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Handling Data Conflicts in the Microsoft Sync Framework

  • April 23, 2009
  • By Matt Goebel, Rachel Baker
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Example 1: ClientUpdateServerUpdate

In this example, we update the row with CustomerId of 2 in both the server and the client and then attempt to re- sync. On the server, we change the FirstName field to Chad. On the client, we change the FavoriteNumber field to 5. We get a ClientUpdateServerUpdate on the server SyncProvider:



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Listing 1.3 ClientUpdateServerUpdate conflict on the server

If we choose Continue, the server changes "win" and the client's change is lost:



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Listing 1.4 ClientUpdateServerUpdate conflict on the server with ApplyAction.Continue

If we choose RetryApplyingRow instead, the error is re- thrown because we have not made any changes to the data, so we are just presented with our conflict resolution form again.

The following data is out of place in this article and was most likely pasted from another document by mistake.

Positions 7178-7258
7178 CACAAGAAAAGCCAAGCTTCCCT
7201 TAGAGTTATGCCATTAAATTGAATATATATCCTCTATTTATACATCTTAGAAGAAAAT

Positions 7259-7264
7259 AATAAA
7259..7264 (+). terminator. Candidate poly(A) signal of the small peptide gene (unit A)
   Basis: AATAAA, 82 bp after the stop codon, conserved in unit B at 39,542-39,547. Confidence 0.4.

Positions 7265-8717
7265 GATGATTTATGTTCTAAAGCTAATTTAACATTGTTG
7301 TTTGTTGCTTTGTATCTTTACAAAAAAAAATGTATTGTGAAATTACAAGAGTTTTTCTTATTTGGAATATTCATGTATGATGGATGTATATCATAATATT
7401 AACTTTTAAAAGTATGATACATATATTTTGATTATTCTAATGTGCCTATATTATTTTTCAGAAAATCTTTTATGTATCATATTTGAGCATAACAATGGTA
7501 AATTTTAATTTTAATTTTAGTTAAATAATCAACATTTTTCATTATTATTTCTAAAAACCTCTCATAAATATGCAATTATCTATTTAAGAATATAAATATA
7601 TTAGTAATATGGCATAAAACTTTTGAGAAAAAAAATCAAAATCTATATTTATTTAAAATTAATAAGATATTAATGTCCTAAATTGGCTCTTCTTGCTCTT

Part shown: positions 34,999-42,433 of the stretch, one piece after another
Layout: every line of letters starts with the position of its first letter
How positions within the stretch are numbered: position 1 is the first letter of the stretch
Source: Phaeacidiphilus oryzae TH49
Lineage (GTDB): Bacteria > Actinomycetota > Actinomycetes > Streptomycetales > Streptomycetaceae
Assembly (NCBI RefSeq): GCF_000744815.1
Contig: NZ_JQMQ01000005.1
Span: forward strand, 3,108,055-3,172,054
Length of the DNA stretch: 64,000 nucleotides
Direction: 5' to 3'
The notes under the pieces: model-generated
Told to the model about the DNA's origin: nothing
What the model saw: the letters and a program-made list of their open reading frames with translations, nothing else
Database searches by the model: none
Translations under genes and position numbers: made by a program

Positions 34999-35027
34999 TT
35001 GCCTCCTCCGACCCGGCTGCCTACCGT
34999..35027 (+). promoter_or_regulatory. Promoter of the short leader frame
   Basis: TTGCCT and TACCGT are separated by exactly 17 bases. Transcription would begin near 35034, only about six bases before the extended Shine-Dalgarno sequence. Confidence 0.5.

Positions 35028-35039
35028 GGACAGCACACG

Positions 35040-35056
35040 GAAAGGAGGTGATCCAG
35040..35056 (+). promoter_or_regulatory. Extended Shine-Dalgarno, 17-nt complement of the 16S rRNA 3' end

If we choose RetryWithForceWrite, the client "wins" and the server changes are lost:



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Listing 1.5 ClientUpdateServerUpdate conflict on the server with ApplyAction.RetryWithForceWrite

Example 2: ClientInsertServerInsert

In this example, we insert a new row into the server that gets a CustomerId (primary key) of 3. We also insert a new row into the client that gets a CustomerId (primary key) of 3.



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Listing 1.6 Inserting new rows on both the client and the server

Now, when we try to synchronize, we get a ClientInsertServerInsert conflict on the server SyncProvider:



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Listing 1.7 ClientInsertServerInsert conflict on the server


Tags: .NET



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